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Information for First-Year Students

What is economics?

Economics is the study of how we make choices in the face of scarcity and how those choices motivate behavior. Explore the field and see reasons to study economics.

What can I do with an economics major?

A student of economics will have a good understanding of how markets function. This knowledge is useful for a variety of entry-level jobs in government, industry, or finance. A rapidly growing area of employment for majors, especially those who have strong analytical skills in mathematics and statistics, is management consulting. Another is banking, both commercial banking and investment banking. Governments at all levels, including international organizations such as the United Nations, are also significant employers of economics majors for positions involving analyses of revenues and expenditures or cost-benefit studies of programs in education, health, and transportation.

A survey of the graduating economics majors in the class of 2019 by Northwestern Career Advancement found that:

A survey of the class of 2019 found that for those employed full time:

Getting started in the major

Most of our students have never taken economics before coming to Northwestern. The usual starting point is Economics 201 Introduction to Macroeconomics, then Economics 202 Introduction to Microeconomics, followed by Economics 310-1 Microeconomics I. We offer these classes every quarter and we try to offer enough seats so that they never close.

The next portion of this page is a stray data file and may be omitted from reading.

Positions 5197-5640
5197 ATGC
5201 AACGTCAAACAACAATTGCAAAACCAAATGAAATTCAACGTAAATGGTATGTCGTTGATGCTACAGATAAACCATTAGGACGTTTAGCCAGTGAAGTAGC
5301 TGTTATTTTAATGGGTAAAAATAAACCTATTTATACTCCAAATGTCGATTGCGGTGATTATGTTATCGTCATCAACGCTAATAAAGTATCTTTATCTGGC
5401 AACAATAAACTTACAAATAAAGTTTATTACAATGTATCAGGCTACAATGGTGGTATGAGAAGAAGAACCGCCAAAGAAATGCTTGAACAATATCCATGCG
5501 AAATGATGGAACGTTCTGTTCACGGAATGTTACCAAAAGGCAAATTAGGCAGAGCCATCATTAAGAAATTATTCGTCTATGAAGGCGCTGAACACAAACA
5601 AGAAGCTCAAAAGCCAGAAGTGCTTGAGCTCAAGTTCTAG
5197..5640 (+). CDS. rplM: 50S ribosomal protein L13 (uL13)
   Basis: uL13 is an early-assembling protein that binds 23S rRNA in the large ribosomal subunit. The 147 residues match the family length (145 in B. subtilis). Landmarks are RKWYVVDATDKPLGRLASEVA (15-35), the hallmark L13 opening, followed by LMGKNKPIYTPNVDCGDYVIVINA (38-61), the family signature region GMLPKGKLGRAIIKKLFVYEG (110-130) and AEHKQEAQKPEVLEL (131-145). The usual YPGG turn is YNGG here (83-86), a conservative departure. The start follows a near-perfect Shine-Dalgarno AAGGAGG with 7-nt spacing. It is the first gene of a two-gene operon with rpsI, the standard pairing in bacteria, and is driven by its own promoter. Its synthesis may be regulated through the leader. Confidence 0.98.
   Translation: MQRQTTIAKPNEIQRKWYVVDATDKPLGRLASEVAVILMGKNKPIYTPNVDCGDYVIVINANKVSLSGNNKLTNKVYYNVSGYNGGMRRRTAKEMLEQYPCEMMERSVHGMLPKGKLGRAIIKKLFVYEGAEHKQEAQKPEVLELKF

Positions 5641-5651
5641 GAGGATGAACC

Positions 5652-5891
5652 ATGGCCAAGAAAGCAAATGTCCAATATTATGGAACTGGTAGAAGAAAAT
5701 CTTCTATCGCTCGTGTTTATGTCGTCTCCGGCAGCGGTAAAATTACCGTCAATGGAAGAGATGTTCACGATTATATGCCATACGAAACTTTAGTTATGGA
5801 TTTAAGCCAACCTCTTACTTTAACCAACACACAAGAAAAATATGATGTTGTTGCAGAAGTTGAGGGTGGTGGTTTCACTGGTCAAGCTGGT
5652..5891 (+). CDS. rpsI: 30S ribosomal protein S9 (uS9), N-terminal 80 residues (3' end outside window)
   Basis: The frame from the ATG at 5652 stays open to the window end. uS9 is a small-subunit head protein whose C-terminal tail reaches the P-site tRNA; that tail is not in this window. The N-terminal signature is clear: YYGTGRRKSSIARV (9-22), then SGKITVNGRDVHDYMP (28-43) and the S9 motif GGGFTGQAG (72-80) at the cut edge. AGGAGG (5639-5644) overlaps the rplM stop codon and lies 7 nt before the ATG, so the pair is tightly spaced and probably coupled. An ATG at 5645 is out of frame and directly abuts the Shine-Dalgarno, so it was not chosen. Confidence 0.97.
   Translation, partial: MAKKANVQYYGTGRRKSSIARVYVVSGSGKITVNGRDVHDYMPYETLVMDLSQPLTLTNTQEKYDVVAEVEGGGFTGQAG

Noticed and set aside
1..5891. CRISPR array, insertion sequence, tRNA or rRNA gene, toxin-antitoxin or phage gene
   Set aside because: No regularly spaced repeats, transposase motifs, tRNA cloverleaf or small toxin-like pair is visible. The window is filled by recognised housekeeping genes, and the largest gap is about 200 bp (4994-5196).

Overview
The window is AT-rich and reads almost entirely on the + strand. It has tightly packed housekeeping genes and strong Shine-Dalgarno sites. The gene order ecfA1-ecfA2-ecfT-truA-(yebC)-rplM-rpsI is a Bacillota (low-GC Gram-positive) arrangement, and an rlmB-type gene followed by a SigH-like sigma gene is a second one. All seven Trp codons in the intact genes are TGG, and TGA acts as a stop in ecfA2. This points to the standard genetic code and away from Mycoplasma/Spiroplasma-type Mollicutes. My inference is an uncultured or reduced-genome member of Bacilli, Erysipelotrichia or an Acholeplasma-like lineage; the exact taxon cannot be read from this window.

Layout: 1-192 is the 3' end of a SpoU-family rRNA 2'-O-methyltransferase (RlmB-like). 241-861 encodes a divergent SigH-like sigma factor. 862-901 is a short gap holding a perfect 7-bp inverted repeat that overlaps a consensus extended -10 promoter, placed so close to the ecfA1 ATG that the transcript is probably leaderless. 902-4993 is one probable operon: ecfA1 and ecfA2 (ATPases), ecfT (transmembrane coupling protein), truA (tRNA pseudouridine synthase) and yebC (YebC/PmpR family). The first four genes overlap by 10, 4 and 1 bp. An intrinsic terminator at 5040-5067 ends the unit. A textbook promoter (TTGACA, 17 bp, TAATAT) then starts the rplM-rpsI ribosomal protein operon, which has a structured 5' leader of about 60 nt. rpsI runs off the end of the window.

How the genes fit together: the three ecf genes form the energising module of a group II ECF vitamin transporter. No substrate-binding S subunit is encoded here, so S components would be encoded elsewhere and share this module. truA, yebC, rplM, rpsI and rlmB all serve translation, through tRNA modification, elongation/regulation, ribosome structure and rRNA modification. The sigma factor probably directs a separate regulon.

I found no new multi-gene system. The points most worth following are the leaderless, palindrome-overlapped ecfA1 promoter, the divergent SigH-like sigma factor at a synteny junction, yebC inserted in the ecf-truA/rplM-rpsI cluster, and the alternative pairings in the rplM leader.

Advanced Placement

Students with a strong background in economics (scores of 5 on the AP exam, 6 or better on the IB, or having taken economics at some other college) can skip 201 and/or 202. However, we recommend that first-year students do not try to take Economics 310-1 Microeconomics I, Economics 311 Macroeconomics, or Economics 281 Introduction to Applied Econometrics until after the fall term of the first year.

Statistics 

First-year students interested in economics usually take Statistics 210 Introductory Statistics for the Social Sciences and follow that with Economics 281 Introduction to Applied Econometrics. Students who are particularly strong in mathematics or statistics should talk to an economics adviser about finding the right level of statistics.

Mathematics 

Most 300-level economics classes use algebra, graphical analysis, and derivatives. The minimum math requirement for economics is Mathematics 220-1 Single-Variable Differential Calculus. You will have no problem completing the major with just Mathematics 220-1; however, some upper-level economics classes require more advanced mathematical tools, and we recommend that you take as much math as you are comfortable taking.

Many economics students double-major in mathematics. Math classes of particular interest are Mathematics 220-2 Single-Variable Integral Calculus, 230-1 Multivariable Differential Calculus, 240 Linear Algebra, 300 Foundations of Higher Mathematics, 310 sequence Probability, and Stochastic Processes, and 320 sequence Real Analysis.

Extracurricular Activities

There are many clubs and activities outside of the classroom where students can meet other students who are interested in economics. The Undergraduate Economic Society (UES) and the Northwestern Economic Tournament (NET) are two clubs sponsored by our department. 

The department also hosts a variety of events throughout the year including the Feed Your Mind Series and faculty excursions. 

Undergraduate Research

Northwestern is a top research university and our undergraduates often play a role as research assistants in advancing the frontiers of knowledge. Learn more about undergraduate research within the department

Complementary Programs

Many students who are considering economics might also be interested in these programs:

For more information

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